Finally, there are ‘beef committees’ operating across the rural areas where single animals are bought by a group, usually of civil servants resident in the rural areas. Teachers, police, extension workers and others may be members. This allows a supply of meat which by-passes butcheries and supermarkets, allowing premium deals to be struck.

All such transactions are expected to be regulated, often by multiple authorities. This can sometimes cause confusion and cost. The police have to be involved for any transport of meat or live animals, as a way of preventing stock theft. The veterinary department too must provide certificates for movement, to avoid disease spread. And slaughter places are supposed to be regulated by the health authorities, particularly in urban, municipal areas. Farmers, traders, butchers and abbatoir owners complain that this plethora of regulations, and the involvement of so many different people can be a problem. If someone arrives late or not at all a deal may be lost, or meat may be left unrefrigerated for a long time. Sometimes transport is provided to the relevant people to facilitate the process, but the right people have to turn up with the right forms at the right time. Sometimes too the process is smoothed by a bribe or a gift, and increasingly this has become the pattern. But this too can slow down transactions as officials bid for a better level of compensation.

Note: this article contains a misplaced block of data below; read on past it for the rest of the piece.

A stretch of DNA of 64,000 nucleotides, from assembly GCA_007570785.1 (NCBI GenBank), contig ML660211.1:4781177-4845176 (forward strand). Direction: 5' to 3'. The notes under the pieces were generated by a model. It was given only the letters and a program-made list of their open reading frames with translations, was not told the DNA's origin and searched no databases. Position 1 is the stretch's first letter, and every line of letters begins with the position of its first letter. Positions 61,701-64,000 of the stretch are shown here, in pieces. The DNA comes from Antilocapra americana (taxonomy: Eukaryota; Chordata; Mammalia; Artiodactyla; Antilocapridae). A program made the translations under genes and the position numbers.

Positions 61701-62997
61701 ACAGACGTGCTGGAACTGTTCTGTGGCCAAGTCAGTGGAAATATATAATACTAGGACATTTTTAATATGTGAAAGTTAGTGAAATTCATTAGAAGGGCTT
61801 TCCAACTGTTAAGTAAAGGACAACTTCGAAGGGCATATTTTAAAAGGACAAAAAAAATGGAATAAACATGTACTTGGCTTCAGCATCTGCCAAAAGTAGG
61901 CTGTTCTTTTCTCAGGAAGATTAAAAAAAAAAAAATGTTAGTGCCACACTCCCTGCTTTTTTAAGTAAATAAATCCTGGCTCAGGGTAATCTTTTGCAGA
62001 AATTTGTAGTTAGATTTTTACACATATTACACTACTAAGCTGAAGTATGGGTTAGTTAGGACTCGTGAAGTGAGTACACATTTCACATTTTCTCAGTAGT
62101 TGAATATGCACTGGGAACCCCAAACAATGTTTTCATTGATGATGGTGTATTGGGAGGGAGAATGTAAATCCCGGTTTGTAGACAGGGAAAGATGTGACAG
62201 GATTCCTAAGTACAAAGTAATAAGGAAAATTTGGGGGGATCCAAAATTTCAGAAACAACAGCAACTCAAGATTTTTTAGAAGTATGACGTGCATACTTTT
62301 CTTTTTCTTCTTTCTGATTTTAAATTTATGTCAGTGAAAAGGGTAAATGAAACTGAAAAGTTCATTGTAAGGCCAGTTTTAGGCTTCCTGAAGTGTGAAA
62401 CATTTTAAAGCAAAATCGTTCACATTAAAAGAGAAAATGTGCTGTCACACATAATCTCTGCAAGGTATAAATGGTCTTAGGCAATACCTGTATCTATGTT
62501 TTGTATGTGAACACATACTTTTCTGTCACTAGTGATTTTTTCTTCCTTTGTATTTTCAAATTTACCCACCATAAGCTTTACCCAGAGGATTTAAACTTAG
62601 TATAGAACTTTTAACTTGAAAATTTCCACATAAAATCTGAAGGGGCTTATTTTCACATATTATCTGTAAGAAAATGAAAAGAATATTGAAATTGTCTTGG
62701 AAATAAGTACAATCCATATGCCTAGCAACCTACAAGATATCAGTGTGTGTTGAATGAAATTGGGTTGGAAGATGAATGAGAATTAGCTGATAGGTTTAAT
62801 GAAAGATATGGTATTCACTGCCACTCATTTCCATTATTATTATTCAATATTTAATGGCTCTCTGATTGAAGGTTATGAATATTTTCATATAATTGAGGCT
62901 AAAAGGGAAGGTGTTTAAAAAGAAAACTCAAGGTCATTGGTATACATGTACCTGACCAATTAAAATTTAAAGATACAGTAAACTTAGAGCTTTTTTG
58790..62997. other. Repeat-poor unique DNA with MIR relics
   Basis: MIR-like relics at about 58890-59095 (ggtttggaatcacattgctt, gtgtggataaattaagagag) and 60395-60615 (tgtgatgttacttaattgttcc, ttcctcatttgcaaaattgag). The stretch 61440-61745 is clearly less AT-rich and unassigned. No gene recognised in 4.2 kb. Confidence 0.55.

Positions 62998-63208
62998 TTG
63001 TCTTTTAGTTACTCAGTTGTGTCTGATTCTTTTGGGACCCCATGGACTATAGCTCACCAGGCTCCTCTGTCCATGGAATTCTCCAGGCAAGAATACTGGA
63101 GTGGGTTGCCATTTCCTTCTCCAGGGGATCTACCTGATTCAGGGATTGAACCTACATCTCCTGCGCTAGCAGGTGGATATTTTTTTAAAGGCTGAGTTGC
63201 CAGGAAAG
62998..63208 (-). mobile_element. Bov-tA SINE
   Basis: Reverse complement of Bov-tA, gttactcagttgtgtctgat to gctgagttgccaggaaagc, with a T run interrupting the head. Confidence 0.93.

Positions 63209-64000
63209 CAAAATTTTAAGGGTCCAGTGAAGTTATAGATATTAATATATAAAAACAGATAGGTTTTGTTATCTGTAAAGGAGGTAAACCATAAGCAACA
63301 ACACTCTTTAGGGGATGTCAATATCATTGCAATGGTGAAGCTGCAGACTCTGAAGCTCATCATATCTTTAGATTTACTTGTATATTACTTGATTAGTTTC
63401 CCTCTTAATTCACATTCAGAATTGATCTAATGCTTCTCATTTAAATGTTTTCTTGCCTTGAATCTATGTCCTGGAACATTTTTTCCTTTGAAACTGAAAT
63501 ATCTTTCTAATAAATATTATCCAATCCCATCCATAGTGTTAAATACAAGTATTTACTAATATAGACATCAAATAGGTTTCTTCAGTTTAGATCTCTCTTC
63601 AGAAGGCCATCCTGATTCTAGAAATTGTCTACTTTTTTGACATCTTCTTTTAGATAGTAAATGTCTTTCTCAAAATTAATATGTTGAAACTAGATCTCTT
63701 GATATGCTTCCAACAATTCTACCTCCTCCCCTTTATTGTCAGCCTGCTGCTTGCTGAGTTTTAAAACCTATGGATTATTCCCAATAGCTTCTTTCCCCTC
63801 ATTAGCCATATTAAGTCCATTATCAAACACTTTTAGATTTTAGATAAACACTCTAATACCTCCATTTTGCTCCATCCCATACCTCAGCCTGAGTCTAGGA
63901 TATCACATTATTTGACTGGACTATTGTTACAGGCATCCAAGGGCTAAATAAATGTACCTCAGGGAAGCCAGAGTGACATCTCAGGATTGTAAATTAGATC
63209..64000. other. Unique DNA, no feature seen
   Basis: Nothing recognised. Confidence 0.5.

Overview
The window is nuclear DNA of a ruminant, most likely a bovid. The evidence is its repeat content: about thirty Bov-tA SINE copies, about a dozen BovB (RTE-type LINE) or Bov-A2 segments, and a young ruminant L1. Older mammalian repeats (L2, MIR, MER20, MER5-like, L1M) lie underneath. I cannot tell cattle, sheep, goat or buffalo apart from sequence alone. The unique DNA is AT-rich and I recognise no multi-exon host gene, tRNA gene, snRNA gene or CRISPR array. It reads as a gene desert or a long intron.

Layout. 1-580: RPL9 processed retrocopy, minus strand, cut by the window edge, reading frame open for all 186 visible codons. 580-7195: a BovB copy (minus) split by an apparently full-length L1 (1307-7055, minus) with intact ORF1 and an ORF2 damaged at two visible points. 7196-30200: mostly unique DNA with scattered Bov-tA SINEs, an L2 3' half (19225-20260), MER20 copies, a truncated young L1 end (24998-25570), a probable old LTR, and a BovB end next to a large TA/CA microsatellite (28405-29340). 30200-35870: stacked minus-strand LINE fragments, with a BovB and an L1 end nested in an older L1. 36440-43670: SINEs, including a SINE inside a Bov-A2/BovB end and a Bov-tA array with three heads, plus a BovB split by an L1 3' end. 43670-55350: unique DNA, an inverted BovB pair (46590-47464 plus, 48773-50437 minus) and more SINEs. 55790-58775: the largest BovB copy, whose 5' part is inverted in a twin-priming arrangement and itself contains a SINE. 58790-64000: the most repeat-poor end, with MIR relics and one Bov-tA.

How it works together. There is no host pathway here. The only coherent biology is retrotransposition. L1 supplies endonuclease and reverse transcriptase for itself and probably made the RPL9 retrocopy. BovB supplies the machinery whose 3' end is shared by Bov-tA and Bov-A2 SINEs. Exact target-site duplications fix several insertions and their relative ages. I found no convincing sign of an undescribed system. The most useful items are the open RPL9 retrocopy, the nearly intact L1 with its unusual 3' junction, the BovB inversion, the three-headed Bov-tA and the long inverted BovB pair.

The beef value chain is certainly complex and diverse with multiple different actors at each stage. But it does seem to work: cheap, safe meat is provided to the customers that want it, and quite a number of people get gainful employment in the process. But is the current, often highly informal, system efficient and effective? Too often we deem anything informal as in need of reform, with a need to formalise, structure and regulate. Yet this system is responsive to diverse demands, and apparently flexible to changing supply situations. Indeed, the main thing that seems to slow things down, and add sometimes unnecessary cost is the complex system of regulation, now associated with bribes and payments. While such regulations and controls are clearly necessary, a more streamlined system is clearly needed to improve returns and value.

As next week’s blog shows, this is even more important in the context of rural livestock marketing.

This post was written by Ian Scoones and originally appeared on Zimbabweland

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Zimbabwe’s poultry industry: rapid recovery, but major challenges

Zimbabwe’s poultry industry has shown massive growth since 2009. A range of sizes of units have sprung up everywhere – from the medium size units of 1000 birds to massive industrial scale operations. Chickens are big business.